1837- Lovejoy Killed



Drawing from the time

Elijah Parish Lovejoy was an editor of an antislavery newspaper the St. Louis Observor. He was forced to move across the Missisppi River to Alton. Lovejoy's anti-slavery views engraged the residents of Alton. Pro-slavery groups repeatedly attacked him, twice throwing his press into the river. On November 7th they once again attacked his offices. When he attempted to defend the press with his body he was shot.


Elijah Parish Lovejoy was born in 1802 in the state of Maine. Lovejoy's father was a minister. After college, Lovejoy established himself as a newspaper editor in St. Louis– where he also ran a small school. Lovejoy become involved in the abolitionist movement and decided to become a minster himself. After going to Princeton Theology School Lovejoy returned to St. Louis and renewed his work as a newspaper editor. Tensions in St. Louis over the issue of slavery were very high. After his press was destroyed three times, Lovejoy moved to Alton, in the nominally free state of Illinois. Alton, however, was a center for many slave catchers, and had been settled largely by Southerners.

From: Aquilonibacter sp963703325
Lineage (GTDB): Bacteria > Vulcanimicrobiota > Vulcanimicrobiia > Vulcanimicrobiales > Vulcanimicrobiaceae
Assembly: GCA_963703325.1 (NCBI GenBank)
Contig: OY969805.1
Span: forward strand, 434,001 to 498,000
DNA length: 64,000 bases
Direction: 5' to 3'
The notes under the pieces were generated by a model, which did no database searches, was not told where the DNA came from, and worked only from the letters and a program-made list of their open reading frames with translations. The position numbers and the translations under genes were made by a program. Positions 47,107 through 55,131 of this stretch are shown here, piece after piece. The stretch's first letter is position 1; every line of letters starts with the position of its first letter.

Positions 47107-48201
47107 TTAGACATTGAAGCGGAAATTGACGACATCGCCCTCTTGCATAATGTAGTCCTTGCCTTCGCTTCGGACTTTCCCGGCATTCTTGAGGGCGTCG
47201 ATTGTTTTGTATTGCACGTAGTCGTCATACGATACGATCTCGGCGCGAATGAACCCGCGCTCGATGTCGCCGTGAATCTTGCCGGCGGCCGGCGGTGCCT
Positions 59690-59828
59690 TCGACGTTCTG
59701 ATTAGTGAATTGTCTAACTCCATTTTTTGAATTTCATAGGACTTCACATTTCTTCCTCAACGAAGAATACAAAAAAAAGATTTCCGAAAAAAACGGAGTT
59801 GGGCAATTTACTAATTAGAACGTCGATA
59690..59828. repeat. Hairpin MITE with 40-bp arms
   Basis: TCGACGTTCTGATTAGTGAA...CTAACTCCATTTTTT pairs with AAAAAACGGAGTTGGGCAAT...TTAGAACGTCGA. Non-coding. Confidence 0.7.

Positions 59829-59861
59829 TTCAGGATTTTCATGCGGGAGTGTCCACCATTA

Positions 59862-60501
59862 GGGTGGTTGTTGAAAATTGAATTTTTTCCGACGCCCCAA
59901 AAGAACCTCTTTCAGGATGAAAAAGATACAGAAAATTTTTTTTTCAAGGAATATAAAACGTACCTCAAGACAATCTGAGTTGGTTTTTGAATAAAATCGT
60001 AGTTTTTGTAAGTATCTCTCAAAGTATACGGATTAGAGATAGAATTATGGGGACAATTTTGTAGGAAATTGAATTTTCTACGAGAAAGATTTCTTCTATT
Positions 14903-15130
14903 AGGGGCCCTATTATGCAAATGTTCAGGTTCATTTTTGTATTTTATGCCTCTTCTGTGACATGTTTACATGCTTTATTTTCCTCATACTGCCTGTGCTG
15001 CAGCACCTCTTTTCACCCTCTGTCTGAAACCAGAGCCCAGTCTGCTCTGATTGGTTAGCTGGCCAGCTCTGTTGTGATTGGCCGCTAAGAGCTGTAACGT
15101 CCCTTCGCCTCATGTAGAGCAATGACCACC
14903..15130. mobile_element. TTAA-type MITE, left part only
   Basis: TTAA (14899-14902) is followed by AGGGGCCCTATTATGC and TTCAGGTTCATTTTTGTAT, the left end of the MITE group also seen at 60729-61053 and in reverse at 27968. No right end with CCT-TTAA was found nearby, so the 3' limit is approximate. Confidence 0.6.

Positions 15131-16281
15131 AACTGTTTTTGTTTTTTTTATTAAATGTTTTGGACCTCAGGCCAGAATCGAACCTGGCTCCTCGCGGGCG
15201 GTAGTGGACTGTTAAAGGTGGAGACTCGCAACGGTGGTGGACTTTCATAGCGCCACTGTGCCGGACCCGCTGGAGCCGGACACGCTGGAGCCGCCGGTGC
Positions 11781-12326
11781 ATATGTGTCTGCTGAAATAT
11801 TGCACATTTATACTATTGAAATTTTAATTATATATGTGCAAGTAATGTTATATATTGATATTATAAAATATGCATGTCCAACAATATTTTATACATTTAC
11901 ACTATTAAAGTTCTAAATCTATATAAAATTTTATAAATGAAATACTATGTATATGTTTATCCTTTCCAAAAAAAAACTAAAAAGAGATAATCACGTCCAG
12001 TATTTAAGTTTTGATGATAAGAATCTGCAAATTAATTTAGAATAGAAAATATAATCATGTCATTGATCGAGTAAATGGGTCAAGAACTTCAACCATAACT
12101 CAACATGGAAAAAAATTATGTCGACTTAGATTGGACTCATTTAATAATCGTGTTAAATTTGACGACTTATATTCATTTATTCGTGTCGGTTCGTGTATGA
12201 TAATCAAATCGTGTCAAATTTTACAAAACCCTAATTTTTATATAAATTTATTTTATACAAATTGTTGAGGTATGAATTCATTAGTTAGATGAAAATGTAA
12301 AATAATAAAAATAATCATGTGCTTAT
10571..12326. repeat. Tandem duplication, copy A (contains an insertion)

On November 7, 1837 a mob of slavery supporters approached the warehouse where Lovejoy had hidden his press. The mob fired shots into the warehouse. Those shots were returned by Lovejoy and his supporters, killing one of the member of the mob. The mob put a ladder on the building – with the intention of torching the roof. Lovejoy surprised them by going out of the warehouse and knocking down the ladder. He then retreated back into the warehouse. Once again, the mob tried to place a ladder on the warehouse and burn it down. When Lovejoy emerged the second time, the mob was ready and shot Lovejoy. He was killed on the spot by five bullets. The warehouse, along with the press were then burned down.

Lovejoy's name was enshrined as someone who gave his life to stop slavery.